Latest official data have disclosed nearly half of the British households that have had their benefits capped at £500 a week, equating to £26,000 a year, live in London.
Britain’s Department for Work and Pensions revealed on Thursday that 32,940 households had their benefits reduced at some point between April 15 and November 21 last year.
The new figures show that the cap, which the British government introduced in April 2013, has affected 15,342 families in London and a further 3,431 in other parts of South East England.
It also hit 1,278 families in the East Midlands and 815 in the entire North East England.
The most affected local authority area was London Borough of Enfield in north London, where 1,548 households have had their benefits cut.
Around half of those caught by the policy have at least four children. Of these, almost 10,000 have five children or more.
Nearly 60 per cent of households capped are single parent families.
Meanwhile, the British government is going to scrap a £180m-a-year hardship fund providing emergency help for low-income families hit with unexpected financial difficulties.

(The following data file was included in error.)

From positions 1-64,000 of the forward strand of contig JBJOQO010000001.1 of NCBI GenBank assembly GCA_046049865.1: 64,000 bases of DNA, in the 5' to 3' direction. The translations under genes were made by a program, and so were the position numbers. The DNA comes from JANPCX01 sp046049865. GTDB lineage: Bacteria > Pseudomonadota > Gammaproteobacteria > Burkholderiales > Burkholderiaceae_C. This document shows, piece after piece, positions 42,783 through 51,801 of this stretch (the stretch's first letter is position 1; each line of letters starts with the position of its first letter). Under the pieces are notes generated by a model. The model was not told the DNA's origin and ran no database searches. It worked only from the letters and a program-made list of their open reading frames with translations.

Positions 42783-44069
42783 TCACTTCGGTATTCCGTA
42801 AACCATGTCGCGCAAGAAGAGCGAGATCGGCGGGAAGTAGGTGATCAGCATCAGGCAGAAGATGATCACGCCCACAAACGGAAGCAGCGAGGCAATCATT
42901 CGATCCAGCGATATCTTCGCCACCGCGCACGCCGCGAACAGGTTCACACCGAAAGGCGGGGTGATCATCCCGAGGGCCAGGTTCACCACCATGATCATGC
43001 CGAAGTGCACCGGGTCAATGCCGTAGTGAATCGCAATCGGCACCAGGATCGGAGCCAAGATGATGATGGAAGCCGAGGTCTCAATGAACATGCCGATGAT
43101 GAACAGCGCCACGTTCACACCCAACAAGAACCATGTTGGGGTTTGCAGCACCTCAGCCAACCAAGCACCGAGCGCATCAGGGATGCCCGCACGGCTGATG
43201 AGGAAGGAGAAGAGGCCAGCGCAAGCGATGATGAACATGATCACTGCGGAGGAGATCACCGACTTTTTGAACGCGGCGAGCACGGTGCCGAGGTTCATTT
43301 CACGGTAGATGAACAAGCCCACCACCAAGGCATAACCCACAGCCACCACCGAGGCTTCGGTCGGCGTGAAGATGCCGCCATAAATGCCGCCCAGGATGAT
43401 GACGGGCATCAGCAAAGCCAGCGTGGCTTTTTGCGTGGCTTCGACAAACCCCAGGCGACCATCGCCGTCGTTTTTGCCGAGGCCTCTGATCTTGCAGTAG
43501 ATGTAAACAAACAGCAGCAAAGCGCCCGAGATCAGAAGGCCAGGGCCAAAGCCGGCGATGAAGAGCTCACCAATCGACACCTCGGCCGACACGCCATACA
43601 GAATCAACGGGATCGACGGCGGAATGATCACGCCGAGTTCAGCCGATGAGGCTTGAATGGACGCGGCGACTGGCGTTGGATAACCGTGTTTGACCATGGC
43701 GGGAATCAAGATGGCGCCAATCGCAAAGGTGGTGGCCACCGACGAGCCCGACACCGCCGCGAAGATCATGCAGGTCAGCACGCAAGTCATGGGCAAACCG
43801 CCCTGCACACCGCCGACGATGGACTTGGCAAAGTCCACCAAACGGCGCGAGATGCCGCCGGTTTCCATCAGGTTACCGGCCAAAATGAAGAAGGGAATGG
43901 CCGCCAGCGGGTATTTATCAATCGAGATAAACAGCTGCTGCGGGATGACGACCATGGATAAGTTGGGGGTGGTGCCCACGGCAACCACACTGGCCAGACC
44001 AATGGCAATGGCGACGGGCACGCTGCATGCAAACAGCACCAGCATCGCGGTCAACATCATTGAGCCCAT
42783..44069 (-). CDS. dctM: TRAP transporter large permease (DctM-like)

Recently released documents show that the UK’s Department for Work and Pensions (DWP) plans to cut its cash allocation to local authority welfare assistance schemes in 15 months’ time.
British charities warn that the measure would lead to a rise in the number of people forced to turn to loan sharks or charitable support such as food banks.
Matthew Reed, chief executive of The Children’s Society, described the recent development as alarming.
“This is yet another blow to what was once a critical safety net for families facing such unpredictable emergencies and disasters as flooding, or simply running out of money to buy food for their children or feed the electricity meter,” Reed said.